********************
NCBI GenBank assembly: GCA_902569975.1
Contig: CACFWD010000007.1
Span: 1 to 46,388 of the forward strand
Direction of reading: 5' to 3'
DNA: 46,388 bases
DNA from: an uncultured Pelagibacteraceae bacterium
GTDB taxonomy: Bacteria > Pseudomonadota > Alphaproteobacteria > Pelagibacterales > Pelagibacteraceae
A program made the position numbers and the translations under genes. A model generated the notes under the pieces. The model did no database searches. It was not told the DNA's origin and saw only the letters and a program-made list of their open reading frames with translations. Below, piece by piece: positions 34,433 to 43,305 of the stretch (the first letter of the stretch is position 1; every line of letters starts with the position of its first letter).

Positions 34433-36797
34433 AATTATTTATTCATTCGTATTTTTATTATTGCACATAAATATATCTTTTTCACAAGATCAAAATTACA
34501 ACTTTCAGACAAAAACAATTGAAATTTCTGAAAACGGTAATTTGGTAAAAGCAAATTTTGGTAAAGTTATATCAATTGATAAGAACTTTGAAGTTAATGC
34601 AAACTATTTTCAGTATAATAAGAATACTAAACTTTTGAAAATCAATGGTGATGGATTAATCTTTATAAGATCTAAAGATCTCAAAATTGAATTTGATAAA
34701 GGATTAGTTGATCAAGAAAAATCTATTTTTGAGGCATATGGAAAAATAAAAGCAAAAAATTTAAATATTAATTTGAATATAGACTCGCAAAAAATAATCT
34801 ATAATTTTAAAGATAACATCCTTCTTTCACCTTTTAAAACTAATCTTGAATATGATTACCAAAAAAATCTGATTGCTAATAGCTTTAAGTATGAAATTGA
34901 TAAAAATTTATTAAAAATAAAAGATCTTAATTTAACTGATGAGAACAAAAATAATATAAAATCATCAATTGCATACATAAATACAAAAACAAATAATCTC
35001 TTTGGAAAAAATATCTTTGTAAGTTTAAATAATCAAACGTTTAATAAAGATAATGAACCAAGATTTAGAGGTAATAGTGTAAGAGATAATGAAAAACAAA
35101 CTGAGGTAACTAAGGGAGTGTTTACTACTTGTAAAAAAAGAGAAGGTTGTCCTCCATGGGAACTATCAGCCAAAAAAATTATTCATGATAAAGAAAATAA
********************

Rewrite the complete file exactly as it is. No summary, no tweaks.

NCBI GenBank assembly: GCA_902569975.1
Contig: CACFWD010000007.1
Span: 1 to 46,388 of the forward strand
Direction of reading: 5' to 3'
DNA: 46,388 bases
DNA from: an uncultured Pelagibacteraceae bacterium
GTDB taxonomy: Bacteria > Pseudomonadota > Alphaproteobacteria > Pelagibacterales > Pelagibacteraceae
A program made the position numbers and the translations under genes. A model generated the notes under the pieces. The model did no database searches. It was not told the DNA's origin and saw only the letters and a program-made list of their open reading frames with translations. Below, piece by piece: positions 34,433 to 43,305 of the stretch (the first letter of the stretch is position 1; every line of letters starts with the position of its first letter).

Positions 34433-36797
34433 AATTATTTATTCATTCGTATTTTTATTATTGCACATAAATATATCTTTTTCACAAGATCAAAATTACA
34501 ACTTTCAGACAAAAACAATTGAAATTTCTGAAAACGGTAATTTGGTAAAAGCAAATTTTGGTAAAGTTATATCAATTGATAAGAACTTTGAAGTTAATGC
34601 AAACTATTTTCAGTATAATAAGAATACTAAACTTTTGAAAATCAATGGTGATGGATTAATCTTTATAAGATCTAAAGATCTCAAAATTGAATTTGATAAA
34701 GGATTAGTTGATCAAGAAAAATCTATTTTTGAGGCATATGGAAAAATAAAAGCAAAAAATTTAAATATTAATTTGAATATAGACTCGCAAAAAATAATCT
34801 ATAATTTTAAAGATAACATCCTTCTTTCACCTTTTAAAACTAATCTTGAATATGATTACCAAAAAAATCTGATTGCTAATAGCTTTAAGTATGAAATTGA
34901 TAAAAATTTATTAAAAATAAAAGATCTTAATTTAACTGATGAGAACAAAAATAATATAAAATCATCAATTGCATACATAAATACAAAAACAAATAATCTC
35001 TTTGGAAAAAATATCTTTGTAAGTTTAAATAATCAAACGTTTAATAAAGATAATGAACCAAGATTTAGAGGTAATAGTGTAAGAGATAATGAAAAACAAA
35101 CTGAGGTAACTAAGGGAGTGTTTACTACTTGTAAAAAAAGAGAAGGTTGTCCTCCATGGGAACTATCAGCCAAAAAAATTATTCATGATAAAGAAAATAA